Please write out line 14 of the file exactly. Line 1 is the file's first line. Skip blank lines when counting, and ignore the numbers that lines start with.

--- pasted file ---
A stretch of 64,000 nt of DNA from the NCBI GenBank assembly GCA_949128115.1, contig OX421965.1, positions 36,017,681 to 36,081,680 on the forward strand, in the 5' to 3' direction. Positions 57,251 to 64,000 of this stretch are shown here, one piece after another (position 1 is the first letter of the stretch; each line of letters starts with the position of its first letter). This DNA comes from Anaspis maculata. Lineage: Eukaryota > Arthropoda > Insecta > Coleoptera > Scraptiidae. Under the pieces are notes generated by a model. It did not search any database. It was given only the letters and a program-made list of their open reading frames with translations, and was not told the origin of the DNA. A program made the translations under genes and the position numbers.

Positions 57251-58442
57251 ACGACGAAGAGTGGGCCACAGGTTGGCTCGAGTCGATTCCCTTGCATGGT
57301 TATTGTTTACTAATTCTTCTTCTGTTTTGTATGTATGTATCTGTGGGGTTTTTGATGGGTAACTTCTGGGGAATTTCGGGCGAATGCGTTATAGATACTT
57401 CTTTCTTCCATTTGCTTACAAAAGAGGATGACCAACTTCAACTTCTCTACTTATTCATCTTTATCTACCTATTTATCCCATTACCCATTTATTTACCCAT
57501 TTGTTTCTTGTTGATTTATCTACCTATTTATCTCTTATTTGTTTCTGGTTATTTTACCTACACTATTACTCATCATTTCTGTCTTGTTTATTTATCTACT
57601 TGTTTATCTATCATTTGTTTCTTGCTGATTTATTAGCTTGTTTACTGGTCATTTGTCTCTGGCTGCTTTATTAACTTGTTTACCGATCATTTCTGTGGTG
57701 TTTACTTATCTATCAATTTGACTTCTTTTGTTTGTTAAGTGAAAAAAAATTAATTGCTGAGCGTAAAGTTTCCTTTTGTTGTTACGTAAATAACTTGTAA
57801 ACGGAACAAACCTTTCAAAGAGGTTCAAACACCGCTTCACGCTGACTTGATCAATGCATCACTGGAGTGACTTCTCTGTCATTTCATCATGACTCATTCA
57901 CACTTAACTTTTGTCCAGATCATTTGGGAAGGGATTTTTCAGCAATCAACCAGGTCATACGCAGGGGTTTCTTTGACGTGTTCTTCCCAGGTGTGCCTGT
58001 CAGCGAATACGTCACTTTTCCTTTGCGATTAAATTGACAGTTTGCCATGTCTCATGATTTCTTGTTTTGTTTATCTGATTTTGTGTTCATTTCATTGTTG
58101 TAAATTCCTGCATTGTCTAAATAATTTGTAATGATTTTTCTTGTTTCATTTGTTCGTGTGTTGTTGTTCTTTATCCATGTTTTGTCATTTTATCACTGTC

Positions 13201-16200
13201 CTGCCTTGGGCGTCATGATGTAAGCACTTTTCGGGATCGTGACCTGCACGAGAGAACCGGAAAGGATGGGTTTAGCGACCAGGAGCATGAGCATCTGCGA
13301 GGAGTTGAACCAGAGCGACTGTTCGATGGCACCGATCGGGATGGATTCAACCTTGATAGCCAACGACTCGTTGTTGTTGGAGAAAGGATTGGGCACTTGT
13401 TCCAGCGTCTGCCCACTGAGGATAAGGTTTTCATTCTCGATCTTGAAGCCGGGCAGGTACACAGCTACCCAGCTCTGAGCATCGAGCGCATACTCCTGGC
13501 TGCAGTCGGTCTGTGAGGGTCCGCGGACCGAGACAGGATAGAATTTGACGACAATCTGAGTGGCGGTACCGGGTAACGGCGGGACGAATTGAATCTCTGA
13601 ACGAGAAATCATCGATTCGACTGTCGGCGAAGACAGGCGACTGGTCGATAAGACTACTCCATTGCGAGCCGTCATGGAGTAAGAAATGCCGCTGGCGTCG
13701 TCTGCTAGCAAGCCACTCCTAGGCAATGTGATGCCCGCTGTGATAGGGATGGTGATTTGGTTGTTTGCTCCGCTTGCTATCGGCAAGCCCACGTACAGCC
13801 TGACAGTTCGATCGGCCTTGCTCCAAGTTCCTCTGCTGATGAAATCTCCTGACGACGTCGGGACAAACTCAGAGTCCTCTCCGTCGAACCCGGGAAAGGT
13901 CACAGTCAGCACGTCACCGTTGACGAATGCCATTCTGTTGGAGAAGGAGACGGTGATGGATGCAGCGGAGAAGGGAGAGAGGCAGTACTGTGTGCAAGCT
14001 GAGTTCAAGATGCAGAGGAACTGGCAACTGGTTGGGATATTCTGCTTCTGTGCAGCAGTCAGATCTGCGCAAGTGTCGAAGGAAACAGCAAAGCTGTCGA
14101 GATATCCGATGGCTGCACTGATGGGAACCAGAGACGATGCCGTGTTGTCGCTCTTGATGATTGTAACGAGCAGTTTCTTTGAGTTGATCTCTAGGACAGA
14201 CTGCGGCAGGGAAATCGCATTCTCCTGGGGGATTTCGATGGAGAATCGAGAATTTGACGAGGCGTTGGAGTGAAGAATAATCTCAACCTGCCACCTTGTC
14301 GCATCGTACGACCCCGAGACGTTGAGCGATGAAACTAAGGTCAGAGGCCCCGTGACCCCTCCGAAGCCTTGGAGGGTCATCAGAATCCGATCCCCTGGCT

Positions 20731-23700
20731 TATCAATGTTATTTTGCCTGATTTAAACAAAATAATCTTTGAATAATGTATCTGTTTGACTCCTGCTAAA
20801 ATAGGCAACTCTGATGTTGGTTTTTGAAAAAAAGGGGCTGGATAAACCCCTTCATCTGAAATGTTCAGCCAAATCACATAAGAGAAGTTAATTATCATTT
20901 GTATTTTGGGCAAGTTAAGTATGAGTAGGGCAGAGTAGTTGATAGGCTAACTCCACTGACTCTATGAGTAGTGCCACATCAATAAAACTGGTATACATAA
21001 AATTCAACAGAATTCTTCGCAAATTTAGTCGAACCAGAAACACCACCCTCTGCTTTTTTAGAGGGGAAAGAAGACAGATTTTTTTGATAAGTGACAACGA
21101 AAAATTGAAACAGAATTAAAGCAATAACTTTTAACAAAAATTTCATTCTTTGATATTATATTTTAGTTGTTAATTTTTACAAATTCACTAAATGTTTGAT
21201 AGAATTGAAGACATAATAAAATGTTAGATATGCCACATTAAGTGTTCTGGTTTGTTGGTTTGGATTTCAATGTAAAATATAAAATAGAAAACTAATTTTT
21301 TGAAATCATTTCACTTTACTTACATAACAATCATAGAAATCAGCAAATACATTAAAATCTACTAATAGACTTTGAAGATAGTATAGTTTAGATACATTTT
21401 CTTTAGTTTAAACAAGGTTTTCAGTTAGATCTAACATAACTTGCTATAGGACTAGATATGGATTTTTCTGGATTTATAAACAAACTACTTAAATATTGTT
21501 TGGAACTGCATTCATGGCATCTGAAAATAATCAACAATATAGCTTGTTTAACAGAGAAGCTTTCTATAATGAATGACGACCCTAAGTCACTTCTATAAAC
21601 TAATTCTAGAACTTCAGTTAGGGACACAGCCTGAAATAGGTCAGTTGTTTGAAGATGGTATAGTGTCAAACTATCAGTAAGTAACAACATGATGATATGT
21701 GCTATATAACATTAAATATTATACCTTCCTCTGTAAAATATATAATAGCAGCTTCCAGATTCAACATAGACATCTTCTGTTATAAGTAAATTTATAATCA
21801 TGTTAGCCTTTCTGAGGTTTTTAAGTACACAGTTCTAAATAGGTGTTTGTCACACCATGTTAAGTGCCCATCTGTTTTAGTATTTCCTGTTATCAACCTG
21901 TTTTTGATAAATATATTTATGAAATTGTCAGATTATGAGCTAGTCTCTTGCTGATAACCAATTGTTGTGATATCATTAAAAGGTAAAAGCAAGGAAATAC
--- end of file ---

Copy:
13201 CTGCCTTGGGCGTCATGATGTAAGCACTTTTCGGGATCGTGACCTGCACGAGAGAACCGGAAAGGATGGGTTTAGCGACCAGGAGCATGAGCATCTGCGA